Special Topics Courses
Teaching the standards that have kept library collections and archives valid and valuable will always matter to a reputable program of library and information science. We also take seriously our job of keeping our students up-to-date on the continuous changes taking place in the gathering and delivery of information.
To address this, the Palmer School of Library and Information Science offers special topics courses that reflect the very latest and most pertinent ideas and technologies. These three-credit graduate courses are open to students pursuing the Master of Science in Library and Information Science as well as the Rare Books and Special Collections specialization program, as determined by the program director. The courses are offered at various locations as appropriate and as needed by students.
The following is a sampling of recently offered Special Topics courses:
The Joy of Ephemera
The course will cover an overview of the different types of ephemera: postcards, advertisements, ballad sheets, broadsides, cartes-de-visite, valentines, programs, invitations, menus, trade cards, perfume samples, credit cards, and phone cards. Discussion of how ephemera is acquired; a cataloging practicum; and an overview of how ephemera collections are managed in libraries, including preservation and access issues will be covered. Afternoon field trips will include: New-York Historical Society, the Grolier Club, special libraries and private collectors' homes when possible.
The Modern Fine Press
This course is an historical survey of the history of the book with emphasis on the 20th century with comparison of fine press and the artist’s book movements, and their relevance to public library acquisitions and university book collections.
Special Collections of NYC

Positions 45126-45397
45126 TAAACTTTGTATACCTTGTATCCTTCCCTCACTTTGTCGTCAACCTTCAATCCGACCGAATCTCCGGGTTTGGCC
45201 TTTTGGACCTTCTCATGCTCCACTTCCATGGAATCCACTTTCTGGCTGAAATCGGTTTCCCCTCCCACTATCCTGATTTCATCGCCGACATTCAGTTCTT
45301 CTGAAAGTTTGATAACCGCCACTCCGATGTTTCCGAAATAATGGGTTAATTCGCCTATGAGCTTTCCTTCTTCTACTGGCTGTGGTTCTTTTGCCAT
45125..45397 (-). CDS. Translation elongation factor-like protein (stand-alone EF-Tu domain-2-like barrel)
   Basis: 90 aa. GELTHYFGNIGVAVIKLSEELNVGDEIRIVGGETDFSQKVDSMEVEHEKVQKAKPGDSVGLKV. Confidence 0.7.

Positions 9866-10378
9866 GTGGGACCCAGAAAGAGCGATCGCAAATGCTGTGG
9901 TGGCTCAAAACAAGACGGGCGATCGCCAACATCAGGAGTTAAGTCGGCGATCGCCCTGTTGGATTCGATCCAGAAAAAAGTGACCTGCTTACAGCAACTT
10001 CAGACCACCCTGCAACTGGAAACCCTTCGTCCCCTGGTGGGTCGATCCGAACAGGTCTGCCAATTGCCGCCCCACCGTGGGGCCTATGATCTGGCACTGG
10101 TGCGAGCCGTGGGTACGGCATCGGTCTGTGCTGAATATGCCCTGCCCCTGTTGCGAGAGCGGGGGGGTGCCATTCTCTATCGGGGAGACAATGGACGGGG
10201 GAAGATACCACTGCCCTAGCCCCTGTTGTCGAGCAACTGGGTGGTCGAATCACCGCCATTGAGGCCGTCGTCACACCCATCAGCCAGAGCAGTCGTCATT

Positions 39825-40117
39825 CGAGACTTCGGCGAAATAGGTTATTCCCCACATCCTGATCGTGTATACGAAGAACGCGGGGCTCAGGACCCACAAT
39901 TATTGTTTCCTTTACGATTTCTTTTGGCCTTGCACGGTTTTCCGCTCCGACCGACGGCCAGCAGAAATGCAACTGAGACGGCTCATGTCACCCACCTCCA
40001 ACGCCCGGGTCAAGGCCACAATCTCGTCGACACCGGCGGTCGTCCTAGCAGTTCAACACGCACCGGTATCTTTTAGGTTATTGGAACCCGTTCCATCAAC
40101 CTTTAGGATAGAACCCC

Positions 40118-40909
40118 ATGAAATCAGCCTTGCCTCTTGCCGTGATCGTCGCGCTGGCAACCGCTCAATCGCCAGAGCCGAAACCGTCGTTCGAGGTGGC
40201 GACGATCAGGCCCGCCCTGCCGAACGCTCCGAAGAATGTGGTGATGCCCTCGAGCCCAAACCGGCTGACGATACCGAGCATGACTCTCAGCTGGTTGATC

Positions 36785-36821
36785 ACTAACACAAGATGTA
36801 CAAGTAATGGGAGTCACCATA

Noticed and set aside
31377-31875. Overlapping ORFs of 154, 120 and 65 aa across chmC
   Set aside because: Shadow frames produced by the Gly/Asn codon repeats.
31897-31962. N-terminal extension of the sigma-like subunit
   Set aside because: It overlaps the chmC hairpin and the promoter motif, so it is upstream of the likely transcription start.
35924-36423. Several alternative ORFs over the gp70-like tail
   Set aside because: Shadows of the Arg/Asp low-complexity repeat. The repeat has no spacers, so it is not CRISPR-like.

This course investigates a broad spectrum of special collections issues: how special collections are built and managed; how private collections move to institutions; what makes special collections “special”; where they fit in the larger institution’s mission; how they are represented to the rest of the world; who uses them; how libraries secure and preserve the collections; how they utilize Internet technologies to display their riches; the role of professional organizations in supporting special collections; collecting as an elite activity; and the place of tangible artifacts in an increasingly virtual information environment. Class time will be split between in-class discussions and visits to outstanding special collections in New York City.
The Antiquarian Book Trade
This course is intended to acquaint students with myriad aspects of the past and present antiquarian book trade. Among aspects covered are dealers, businesses, institutions and organizations, reference sources, methods of description and pricing, marketing and technology. The course is designed for students who intend to become curators of rare books and special collections and will need to interact with the book trade; it is also designed for students who wish to work in the antiquarian book trade. Methods include readings, guest speakers from the rare book trade, visits to bookstores and auction houses, class discussion, online exercises, the making of purchase decisions, and the preparation of business plans.